What makes a passive mode different from laying out the details of all of the SOP elements (although you certainly can) is that it assumes everyone is acting to their utmost or focusing on achieving one result to their best ability. In my current layout of the concept, it grants bonuses and detriments to certain areas and relies on passive checks. While the warriors may stand at the forefront to intercept any attacks, if you are in Careful / Trap Finding Passive mode you assume everyone is operating in the best possible way to be careful and find any traps. This would mean the tanks stay behind the rogues or the people with the most noticing skills and the party moves a lot slower as they check the doors, hallways, etc.

With a Passive Mode in place a Game Master can focus on narrating the important elements. The group knows they are using Careful / Trapfinding so have a better chance at finding traps, so the GM can say they walk down the hallway and find a trap, then call for just one trap disarming roll rather than 5 trap finding rolls because they want to be VERY CAREFUL. There is more of a chance to hand the narration off to the players or point out the interesting elements because the players know they are assumed to take all valid precautions.

Utilizing Passive Modes Mechanically

Now that you’ve got an idea of what a Passive Mode would entail in the narrative, here’s how to craft and use them mechanically. Figure out what the approach is — in the Tomb of Horrors or a dungeon crawling scenario it might be Careful Movement / Trap-finding. Write out what the goal is and at least one Constant Benefit and one Constant Penalty. Then write out any other parameters for the mode that the group may adhere to. Mechanically this becomes something like:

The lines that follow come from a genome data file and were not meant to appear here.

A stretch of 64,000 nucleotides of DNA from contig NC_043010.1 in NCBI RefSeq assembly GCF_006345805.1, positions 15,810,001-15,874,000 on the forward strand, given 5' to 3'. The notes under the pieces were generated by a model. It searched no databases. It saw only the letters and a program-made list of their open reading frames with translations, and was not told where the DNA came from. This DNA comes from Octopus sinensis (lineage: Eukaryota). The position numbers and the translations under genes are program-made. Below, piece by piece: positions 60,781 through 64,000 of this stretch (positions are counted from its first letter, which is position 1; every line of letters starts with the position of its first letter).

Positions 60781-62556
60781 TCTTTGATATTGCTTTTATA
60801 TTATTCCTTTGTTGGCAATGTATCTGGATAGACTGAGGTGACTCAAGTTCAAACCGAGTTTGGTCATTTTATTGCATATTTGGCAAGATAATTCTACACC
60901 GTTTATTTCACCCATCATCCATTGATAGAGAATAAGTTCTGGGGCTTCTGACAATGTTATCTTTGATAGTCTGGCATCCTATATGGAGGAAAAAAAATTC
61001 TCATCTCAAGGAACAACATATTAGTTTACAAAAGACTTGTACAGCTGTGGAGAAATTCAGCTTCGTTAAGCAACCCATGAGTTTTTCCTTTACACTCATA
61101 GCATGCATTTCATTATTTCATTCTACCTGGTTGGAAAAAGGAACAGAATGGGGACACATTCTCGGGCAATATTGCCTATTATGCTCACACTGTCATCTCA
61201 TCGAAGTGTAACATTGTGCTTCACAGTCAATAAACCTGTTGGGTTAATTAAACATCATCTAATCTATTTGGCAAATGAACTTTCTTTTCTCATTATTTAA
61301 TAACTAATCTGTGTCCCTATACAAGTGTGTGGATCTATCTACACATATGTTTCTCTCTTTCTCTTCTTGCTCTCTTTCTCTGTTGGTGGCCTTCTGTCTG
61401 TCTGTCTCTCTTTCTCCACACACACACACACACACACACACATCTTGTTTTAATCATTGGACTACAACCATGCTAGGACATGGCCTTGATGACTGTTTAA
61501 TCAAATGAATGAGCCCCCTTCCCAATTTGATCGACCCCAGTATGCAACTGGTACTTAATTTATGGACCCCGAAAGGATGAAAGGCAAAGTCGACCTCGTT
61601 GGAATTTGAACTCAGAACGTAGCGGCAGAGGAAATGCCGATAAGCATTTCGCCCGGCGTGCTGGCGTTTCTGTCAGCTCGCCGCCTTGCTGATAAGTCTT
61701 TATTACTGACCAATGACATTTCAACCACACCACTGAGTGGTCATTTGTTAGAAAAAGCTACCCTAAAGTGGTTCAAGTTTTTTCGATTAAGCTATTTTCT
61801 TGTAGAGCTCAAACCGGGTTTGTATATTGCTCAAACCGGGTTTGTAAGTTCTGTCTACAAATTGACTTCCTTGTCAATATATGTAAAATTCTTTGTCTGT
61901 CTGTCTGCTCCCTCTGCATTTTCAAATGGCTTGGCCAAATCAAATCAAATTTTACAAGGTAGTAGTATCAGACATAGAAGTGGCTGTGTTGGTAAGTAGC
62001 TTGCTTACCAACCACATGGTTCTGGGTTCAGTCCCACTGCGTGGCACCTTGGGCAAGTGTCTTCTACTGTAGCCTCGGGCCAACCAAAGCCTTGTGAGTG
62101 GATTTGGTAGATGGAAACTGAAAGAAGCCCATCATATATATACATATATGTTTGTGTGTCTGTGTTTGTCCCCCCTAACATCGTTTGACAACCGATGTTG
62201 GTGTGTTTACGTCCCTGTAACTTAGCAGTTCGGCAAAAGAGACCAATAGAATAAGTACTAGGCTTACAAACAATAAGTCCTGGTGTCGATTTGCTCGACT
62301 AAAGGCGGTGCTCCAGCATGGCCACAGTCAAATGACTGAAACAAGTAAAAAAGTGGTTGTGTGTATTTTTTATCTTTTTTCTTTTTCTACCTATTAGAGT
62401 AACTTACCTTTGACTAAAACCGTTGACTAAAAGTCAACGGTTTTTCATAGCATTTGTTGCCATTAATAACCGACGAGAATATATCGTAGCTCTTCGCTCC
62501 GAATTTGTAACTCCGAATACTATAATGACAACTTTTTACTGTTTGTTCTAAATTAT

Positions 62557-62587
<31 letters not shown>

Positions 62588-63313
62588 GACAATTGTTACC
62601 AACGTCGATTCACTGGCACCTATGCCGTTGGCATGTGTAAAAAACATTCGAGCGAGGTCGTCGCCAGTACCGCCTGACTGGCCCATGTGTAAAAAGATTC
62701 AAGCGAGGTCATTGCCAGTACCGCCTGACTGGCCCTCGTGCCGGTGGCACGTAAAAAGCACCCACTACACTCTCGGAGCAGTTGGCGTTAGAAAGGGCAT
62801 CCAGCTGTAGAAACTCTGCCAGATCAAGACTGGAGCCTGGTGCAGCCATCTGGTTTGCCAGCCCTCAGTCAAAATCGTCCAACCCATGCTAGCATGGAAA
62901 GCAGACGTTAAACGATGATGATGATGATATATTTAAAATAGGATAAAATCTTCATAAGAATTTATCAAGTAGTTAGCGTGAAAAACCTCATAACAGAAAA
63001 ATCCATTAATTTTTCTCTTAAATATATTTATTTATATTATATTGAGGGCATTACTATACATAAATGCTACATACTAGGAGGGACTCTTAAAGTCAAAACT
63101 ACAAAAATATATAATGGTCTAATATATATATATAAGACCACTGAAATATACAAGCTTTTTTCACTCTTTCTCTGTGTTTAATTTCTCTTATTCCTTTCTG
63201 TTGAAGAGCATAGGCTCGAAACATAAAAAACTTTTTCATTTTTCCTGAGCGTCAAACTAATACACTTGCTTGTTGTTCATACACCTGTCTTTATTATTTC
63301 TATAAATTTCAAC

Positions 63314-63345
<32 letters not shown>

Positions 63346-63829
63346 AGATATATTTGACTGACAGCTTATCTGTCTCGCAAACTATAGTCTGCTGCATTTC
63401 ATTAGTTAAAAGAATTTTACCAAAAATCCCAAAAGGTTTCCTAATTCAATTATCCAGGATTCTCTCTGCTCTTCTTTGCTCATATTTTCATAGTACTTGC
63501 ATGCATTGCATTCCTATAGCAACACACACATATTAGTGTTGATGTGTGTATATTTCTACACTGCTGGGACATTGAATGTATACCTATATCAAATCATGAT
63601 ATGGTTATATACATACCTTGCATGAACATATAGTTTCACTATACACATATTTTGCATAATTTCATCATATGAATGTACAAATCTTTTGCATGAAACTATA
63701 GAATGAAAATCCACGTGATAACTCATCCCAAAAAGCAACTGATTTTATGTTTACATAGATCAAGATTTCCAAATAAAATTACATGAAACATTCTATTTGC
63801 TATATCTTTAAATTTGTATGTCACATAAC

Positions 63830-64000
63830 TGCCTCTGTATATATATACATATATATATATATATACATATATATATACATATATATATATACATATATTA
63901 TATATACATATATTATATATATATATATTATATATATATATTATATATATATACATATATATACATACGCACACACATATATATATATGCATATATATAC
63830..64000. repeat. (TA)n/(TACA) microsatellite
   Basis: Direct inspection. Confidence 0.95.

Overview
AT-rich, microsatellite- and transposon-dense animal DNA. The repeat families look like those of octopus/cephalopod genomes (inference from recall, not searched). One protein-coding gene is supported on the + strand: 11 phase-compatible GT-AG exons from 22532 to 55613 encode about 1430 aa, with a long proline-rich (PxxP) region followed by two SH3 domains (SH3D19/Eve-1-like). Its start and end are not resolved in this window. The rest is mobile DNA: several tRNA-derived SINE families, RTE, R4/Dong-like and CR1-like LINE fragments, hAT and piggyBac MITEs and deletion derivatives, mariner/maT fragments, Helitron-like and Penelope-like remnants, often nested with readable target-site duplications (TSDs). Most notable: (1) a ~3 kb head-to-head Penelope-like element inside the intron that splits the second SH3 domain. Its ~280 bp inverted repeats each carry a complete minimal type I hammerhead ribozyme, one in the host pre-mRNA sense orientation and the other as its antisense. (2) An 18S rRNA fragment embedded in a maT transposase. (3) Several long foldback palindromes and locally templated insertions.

Passive Mode: Trap-finding

  • Situation: When moving through dungeons we believe may be trapped.
  • Goal: Move so as to not set off any traps
  • Constant Benefit: Use highest passive perception / trap-finding / searching with a +2 to the check
  • Constant Penalty: Enemies get a +2 on passive checks to notice group.
  • Party order is Rogue, Monk in the front, Paladin in the back, mage in the middle but everyone spaced at least 5 feet apart.
  • 10 foot pole or trap springing ball is utilized IF a passive check comes close to a DC but doesn’t find it (say within 2, for example a trap has a DC of 15 but the highest passive check is 13 with the bump. You assume the group thinks something is wrong, but doesn’t know what.) (GM May say you feel suspicious of an area even if DC isn’t close, just to emulate false positives excessive detail hunting may realistically bring up)